TV director Fatimal-Zahraa devotes herself to harmonizing foreign and Arab culture works

Mrs. Fatimal-Zahraa Mohammed Hassan is a TV Director and media writer. She has been brought in a family with love for literature, a passion she haired in her appreciation of literature and arts. It was also represented in a dream achieved by studying Mass Communication at the University of Cairo, and working as a director for the Egyptian television’s first Arab cultural channel.


Q. TV director Mrs. Fatimal-Zahraa , We could start by asking you on that beginning:

• As soon as I was graduated at the Faculty of Mass Communication, Cairo University, Department of Radio and Television, I Worked for the TV Nile International channel, a channel telecasted in English and French and was a very important era because its orientation for non-Egyptian public was completely different in technique performance. Working there had given me an important experience.

After establishing The Nile Thematic Channels sector in 1997, I choose to work for Nile TV cultural channel. Its concept was a genius idea and a promising project, besides it was the first cultural channel in the Arab region and the Middle East. The channel dealt with the civilizations and cultural heritage of the people of Egypt accumulated from thousands of years ago, as well as communicated with different history, cultures, civilizations and people of the world.

We were a team of youth given the chance to establish a channel. We had the feeling it was our own child, a new love that let us all dream. A very distinctive cultural media figure, who also was youth; Mr. Gamal Al-Shaer, was our director, gave us great freedom to express our thoughts and dreams in our programs and we practiced early responsibility.

Then, theater was my major interest, and I was covering all its events for our TV channel, either experimental or Arab theater. I also directed a weekly program on the art of theater. This program was presented by the pioneering theatrical great artist Sa’ad Ardash. We succeeded to document the history of the Arab theater and explore its future. We hosted all playwrights, both Egyptians and Arabs in a series of up to 50 episodes.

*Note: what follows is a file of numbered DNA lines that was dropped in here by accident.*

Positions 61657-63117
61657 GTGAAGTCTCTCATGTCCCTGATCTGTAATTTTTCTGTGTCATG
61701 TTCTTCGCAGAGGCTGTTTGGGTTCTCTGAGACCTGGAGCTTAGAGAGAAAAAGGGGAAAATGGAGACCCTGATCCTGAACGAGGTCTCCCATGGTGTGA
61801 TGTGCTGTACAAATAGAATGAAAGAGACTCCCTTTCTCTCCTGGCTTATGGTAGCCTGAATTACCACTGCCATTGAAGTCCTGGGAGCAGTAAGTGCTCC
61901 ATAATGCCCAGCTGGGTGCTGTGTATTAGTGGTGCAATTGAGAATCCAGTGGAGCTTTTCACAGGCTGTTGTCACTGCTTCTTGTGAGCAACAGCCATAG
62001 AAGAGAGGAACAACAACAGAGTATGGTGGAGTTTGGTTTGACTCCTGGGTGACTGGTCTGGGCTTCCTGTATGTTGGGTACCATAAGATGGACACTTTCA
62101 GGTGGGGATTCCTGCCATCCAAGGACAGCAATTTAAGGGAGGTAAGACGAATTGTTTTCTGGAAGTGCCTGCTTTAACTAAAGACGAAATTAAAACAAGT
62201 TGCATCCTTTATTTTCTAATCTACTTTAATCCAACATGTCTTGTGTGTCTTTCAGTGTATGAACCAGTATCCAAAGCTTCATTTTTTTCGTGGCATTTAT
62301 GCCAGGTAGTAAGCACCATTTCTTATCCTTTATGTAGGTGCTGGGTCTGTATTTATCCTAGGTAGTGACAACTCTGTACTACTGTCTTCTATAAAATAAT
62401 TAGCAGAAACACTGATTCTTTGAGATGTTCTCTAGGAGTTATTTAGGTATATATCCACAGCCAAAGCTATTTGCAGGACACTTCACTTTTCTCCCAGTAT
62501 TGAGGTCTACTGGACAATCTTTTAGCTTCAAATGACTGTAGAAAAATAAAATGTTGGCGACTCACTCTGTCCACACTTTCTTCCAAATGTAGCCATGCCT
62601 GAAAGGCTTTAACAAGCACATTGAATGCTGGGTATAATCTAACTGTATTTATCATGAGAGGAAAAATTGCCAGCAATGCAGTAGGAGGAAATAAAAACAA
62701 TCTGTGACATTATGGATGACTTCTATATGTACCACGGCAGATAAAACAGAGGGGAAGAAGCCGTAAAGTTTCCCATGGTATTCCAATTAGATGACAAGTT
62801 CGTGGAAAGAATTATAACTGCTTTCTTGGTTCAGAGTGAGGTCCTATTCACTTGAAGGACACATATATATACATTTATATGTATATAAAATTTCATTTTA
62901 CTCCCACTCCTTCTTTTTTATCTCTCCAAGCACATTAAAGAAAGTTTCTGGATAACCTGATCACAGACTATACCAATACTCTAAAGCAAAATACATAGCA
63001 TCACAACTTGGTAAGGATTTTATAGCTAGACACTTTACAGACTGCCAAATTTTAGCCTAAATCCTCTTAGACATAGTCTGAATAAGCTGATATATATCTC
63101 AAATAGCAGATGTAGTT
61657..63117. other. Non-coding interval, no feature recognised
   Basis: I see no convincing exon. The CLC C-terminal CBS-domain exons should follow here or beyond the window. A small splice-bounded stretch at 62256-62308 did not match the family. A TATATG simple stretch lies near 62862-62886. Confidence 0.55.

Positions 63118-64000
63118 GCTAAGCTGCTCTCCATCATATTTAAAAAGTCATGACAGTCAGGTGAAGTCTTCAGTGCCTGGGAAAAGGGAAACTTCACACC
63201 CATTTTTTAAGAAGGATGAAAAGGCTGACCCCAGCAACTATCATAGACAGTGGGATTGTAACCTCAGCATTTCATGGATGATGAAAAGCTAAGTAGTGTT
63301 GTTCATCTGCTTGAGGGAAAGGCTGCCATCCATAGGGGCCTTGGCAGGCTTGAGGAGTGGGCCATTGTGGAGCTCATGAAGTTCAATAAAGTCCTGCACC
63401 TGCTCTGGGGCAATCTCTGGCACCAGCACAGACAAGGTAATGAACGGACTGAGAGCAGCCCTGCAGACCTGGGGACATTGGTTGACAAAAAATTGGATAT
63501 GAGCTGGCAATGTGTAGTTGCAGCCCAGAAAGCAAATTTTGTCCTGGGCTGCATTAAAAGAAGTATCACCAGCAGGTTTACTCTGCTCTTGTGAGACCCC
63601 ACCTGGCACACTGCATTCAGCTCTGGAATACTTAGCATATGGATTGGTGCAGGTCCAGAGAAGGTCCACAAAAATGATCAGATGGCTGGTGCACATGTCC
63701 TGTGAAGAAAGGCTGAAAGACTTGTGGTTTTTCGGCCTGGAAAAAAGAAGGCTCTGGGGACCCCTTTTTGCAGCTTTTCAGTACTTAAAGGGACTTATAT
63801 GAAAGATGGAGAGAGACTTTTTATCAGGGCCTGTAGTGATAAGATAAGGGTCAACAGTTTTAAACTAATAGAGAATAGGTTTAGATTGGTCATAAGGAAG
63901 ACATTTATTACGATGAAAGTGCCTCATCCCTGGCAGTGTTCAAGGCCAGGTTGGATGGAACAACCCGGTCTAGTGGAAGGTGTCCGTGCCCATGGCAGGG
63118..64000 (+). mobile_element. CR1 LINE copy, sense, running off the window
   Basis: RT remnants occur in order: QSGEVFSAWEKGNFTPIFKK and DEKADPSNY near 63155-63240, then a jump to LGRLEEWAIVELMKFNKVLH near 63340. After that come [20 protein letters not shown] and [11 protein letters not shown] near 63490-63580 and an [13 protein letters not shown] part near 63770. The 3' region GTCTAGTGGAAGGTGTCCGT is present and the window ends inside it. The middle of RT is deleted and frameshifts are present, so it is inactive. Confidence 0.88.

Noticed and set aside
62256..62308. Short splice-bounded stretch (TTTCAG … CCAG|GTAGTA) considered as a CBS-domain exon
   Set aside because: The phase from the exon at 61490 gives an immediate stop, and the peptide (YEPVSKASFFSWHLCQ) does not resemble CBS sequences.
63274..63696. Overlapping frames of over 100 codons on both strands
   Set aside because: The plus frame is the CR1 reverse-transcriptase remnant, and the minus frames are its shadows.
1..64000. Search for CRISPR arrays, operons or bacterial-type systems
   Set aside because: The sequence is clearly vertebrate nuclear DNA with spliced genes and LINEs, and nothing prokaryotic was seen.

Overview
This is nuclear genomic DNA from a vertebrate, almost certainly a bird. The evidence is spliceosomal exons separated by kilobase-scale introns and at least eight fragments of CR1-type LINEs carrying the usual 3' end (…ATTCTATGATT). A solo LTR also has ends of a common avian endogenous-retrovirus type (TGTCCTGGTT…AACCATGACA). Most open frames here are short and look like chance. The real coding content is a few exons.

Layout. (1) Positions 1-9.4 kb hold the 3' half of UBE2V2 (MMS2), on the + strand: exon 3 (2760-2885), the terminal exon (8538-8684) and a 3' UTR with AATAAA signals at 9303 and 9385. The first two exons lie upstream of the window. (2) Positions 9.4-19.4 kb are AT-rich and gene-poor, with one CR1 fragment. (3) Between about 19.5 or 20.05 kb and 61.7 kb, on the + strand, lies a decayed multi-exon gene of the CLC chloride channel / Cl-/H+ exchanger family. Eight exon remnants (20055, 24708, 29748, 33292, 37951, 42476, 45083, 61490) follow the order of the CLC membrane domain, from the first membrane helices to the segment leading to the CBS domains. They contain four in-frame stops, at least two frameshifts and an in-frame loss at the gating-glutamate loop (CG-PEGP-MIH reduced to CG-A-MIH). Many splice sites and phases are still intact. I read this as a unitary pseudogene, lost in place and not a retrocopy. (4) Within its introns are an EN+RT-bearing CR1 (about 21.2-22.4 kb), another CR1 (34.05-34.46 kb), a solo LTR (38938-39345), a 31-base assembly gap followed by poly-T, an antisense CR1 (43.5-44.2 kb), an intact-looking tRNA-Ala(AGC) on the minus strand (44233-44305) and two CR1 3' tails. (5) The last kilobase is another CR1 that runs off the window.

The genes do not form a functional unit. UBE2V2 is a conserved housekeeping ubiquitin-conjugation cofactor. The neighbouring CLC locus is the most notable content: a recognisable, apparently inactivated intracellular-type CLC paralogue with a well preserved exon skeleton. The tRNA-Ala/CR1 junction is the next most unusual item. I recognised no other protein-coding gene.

For the cultural channel I opened a window of knowledge overlooking the Latin civilization, specifically Spanish. The activities held in the Cultural Spanish Center in Cairo was my responsibility. I even was encouraged to attend at Spanish classes organized by the center and got the advanced courses in Spanish language that made me more interactive with embassies and conferences convened by Spanish-speaking countries and in collaboration with the Faculty of Alson (languages) Spanish language department at the Universities of Ain Shams, in Cairo and El-Minya in Upper Egypt.

Q. Looking at the media scene of Egypt now, how do you evaluate it between the present reality and planned future?


• As media field members, we hoped to go beyond the stage of absolute subordination of the rigid control of authority over the performance of the media, particularly in the institutions of the state after the revolution of January 25, 2011, which is already a miracle turned all balances upside down, and already got great revolutionary achievements.

It started by the abolition of the Ministry of Information and changing all the leaders and editors in majors journalistic institutions; such as Al-Ahram newspaper, Al-Akhbar (The News) and Al-Gumhureyia (the Republic) and Rosal-yousef. Moderates editors were appointed and some of them have been elected, such as Mrs. Abla Ruwaini as the editor-in-chief of Akhbar Al-Adab weekly (The news of literature).

But surprisingly enough circumstances changed quickly, Ministry of Information was retained, and after the Muslim Brothers hold of power in Egyptian elections (the outcome of 51% votes out of the proportion of gone to vote, which means practically 10% of the value of the electoral Egyptian votes). Muslim Brothers appointed a minister who belongs to them, and he turned all media channels and papers to be devoted for the promotion of the President, and his decisions away from objectivity and impartiality as if we are back to square zero.

On the gulf side, Kuwait

Q. This is the state of the governmental television, and the official media, what about the private channels that have flourished in Egypt and the Arab world, especially after being launched into a space without borders?

• I had experience with Al-Mehwar satellite channel in 2002. I sat up and directed a program entitled, and we covered all opera shows in Cairo. They included The Marriage of Figaro, Carmen, Zorba, Opera Aida, The Nutcracker and other great works. We were filming the day before the premiere, with the final stage of decorative, lighting, fashion and make-up settings. We used to meet heroes, choreographers and directors of shows, and eventually shoot clips of the final presentation, which telecasted for the program audience. This was an enriching experience. In fact, the work in the private sector provides great potential in cameras use, as well as editing procedures.